Our first day leaving the pavement and setting off on 25 miles of dirt roads of unknown quality, I decide to play with the air pressure in the tires. At our turn off there is a small tienda (store) where we stop for a Coke and to air down the tires. Airing down the tires reduces the beating on the truck, the camper and us, and provides better flotation for any sandy patches that we may encounter. For some reason I just knew I wanted to do this close to civilization and we had just passed a PEMEX station. Our friends Justin and Misty provided us with an ARB Tire Deflator just prior to our departure and I tried it once in the driveway in Bend without issue. So needless to say, 1st time in Mexico, I had an issue. We’re in front of this tiny store on the side of the road in a dirt parking lot. Somehow I screw up the simple process of deflating the tire, and the little, I mean tiny, valve core shoots out of the valve stem somewhere into the dirt and the tire is spewing all its air with no way to stop it. So here we are, I’m cussing up a storm, our tire is going flat (which is my fault), and Katy is yelling because the air is very noisily gushing out of the valve stem. I suddenly stick my finger on the valve stem and hold back the 80 psi (well 40 psi at this point) and with my other hand, grope around to find this impossibly tiny thing that flew out of the valve stem and while in my best calm voice, say a few times over “Where is the thingy? Look for the thingy!” In a moment of lucidity, I quickly remove my finger and put the metal valve cap back on, and somehow it holds the air. Whew, sometimes your gut reaction is the right thing to do. We look around in the dirt and Katy finds the tiny valve core. We limp over to the gas station where there is a ready air compressor, I’m able to reinstall the valve core in the stem and lower all the tires to 40 psi. Had that happened out in the middle of nowhere we do have a compressor, but I was glad to get that out of the way. Hopefully that is the last issue we have airing down.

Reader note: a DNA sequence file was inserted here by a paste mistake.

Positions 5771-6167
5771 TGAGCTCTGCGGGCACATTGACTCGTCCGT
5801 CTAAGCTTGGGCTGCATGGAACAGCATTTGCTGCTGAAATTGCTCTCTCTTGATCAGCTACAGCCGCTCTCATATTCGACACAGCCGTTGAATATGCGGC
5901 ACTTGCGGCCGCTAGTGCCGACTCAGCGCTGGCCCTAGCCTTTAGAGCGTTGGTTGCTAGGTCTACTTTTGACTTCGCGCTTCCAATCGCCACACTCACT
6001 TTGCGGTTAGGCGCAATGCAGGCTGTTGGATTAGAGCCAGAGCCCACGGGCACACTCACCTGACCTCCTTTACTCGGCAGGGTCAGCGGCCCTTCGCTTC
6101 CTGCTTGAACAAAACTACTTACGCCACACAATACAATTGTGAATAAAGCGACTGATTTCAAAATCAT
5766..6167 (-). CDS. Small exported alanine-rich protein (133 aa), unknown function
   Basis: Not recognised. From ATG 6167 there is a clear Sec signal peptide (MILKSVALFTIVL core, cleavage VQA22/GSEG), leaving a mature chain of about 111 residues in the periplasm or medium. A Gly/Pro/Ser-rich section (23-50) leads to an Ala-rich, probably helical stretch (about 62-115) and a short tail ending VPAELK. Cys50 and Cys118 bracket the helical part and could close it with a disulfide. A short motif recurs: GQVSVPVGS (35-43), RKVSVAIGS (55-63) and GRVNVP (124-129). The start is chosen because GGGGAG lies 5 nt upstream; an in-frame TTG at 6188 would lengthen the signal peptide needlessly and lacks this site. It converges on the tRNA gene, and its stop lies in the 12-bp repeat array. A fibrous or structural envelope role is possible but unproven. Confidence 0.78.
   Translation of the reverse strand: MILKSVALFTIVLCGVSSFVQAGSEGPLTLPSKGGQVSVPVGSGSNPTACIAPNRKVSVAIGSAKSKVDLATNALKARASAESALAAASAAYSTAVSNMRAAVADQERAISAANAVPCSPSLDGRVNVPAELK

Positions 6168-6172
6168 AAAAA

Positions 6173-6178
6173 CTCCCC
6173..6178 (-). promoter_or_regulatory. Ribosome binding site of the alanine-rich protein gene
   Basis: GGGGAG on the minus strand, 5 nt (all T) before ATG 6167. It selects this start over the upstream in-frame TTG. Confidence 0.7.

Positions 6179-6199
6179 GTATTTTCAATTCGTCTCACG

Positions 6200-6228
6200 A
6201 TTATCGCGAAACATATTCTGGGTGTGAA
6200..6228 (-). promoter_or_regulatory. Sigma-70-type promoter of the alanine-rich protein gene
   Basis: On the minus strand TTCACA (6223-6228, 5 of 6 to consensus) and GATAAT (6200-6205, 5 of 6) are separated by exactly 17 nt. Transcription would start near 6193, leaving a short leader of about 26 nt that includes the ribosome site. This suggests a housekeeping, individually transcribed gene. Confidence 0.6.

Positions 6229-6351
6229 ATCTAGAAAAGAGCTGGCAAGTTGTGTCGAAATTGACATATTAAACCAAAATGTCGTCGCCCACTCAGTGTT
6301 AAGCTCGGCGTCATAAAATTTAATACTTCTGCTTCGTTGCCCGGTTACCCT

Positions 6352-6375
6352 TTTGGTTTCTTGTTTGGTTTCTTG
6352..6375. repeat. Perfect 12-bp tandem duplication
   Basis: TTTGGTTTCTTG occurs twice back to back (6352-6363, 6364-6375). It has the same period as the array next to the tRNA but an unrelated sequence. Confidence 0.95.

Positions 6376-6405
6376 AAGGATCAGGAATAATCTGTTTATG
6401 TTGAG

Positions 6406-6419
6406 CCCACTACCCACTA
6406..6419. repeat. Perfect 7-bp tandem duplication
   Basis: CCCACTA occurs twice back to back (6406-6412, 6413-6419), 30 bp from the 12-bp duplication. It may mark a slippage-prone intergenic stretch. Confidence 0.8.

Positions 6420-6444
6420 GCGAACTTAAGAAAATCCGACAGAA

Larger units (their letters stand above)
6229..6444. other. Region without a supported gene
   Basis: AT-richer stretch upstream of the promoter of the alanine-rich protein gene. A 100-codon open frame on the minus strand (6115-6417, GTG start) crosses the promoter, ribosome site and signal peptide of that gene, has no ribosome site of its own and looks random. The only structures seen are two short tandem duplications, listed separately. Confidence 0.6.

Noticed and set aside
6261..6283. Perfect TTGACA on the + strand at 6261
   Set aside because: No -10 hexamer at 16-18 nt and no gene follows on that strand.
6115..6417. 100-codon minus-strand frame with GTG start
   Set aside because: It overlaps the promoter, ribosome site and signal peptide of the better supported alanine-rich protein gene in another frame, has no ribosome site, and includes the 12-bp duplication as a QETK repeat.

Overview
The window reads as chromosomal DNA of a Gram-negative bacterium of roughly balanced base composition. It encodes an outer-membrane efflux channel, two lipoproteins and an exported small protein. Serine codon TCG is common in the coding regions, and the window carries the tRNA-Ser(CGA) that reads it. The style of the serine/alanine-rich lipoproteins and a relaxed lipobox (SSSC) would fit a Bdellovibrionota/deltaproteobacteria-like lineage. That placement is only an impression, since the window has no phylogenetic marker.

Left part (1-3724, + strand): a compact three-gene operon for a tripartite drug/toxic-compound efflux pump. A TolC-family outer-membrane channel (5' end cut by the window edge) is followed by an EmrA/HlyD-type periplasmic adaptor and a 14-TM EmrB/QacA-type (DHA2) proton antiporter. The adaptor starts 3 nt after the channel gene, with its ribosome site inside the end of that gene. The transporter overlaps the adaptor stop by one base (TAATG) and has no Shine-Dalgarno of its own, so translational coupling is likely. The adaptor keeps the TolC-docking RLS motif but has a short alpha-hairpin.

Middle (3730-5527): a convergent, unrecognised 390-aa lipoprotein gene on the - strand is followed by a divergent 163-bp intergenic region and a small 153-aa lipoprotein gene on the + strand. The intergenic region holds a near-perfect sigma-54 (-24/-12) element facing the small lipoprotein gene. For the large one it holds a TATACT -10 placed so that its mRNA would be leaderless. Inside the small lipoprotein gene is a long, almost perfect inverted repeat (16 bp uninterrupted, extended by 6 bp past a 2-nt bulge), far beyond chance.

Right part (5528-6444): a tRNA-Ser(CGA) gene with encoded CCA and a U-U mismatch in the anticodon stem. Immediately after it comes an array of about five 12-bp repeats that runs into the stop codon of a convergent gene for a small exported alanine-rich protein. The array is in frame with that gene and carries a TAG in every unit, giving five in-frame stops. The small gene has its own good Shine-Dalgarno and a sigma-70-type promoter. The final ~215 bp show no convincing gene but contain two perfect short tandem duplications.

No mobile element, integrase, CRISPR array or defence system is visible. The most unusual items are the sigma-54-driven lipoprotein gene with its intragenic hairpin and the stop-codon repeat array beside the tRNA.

After over an hour of grueling dirt roads through desolate hills, arroyos, and ranchlands, we arrive at Punta San Jose, our first surf spot in Baja. The terrain is so vast and beautiful, a flat plateau rising about 50 feet from the ocean as far as the eye can see. To the west (this is a completely south facing coastline) stands a rudimentary lighthouse on a point, surrounded by a ramshackle fish camp complete with feral cats living off the daily catch scraps. Otherwise, there is nothing for miles and miles except the Pacific Ocean and a lone tent and pickup truck perched on the plateau above the cliff.

We are greeted by the wind that is so prevalent in Baja and set up camp. A guy jumps out of the tent to greet us – Bobby from Huntington Beach – and he is thrilled to hang out and surf with us. Stars cover the sky as we sit by Bobby’s campfire and try to relax from our day of driving into the country. It so happens that Bobby surfs with Joey in Huntington Beach. As big as this place is, it’s always a small world.

Day two, in a howling windstorm, we start meeting more interesting characters. A Ford Ranger pulls up with two surfboards in the back and two flat tires. A skinny blonde kid with a mustache jumps out and he’s wearing high water polyester pants, white Vans, an orange T-shirt and giant grin on his face. His name is Chris and he looks like something out of a 60’s Bruce Brown surf film. His girlfriend Sammy looks like she’s from Portland, wearing a pixie haircut, a long skirt and cowboy boots. She tells me that since she and Chris lived in a van in Australia for three months, they decided to try to live together in a small cottage in Dana Point. (Are there small cottages in Dana Point any more?) They set up a tent for the night and we help them fix their tires the next morning. He’s clearly done this before and although he lives in Dana Point, he talks as though he grew up in Baja.

Another truck pulls up and it’s three guys from San Diego on a weekend adventure – Nathaniel, Chris, and Skip. Skip is a dead ringer for our friend Jerry. These guys are cool, and we surf, hang out in camp, and play cards with them for a few days. It’s refreshing to meet folks who are stoked to go on a surf adventure and hangout by a little driftwood campfire under the stars.

The surfing here is fun and different from what we are used to, as are our new boards which are SMALL. Each day we progress a little more and get the hang of the small boards.  The water isn’t too cold yet, but may get colder as we head south.  Sounds strange, but severe off-shore winds and ocean upwelling create colder water south of here.  Nonetheless, sitting in the ocean in this amazing and remote spot watching the fisherman bring in halibut and lobster is just what we have been waiting for the last few years.

Chris is starting to fish at Punta Cabras each day and is learning small tips from the locals. Jorge shows him how to hook bait properly (usually mussels that we find in the rocks) so they don’t come off easily. Each day, two or three trucks with lanchas drive down to the beach and set out to fish for urchins and they catch so many, that the trucks have to make a few loads of bagged urchins back to town before the end of the day.

We are heading south to chase the swell as we have heard reports of a big south swell coming in.  Necesitamos olas!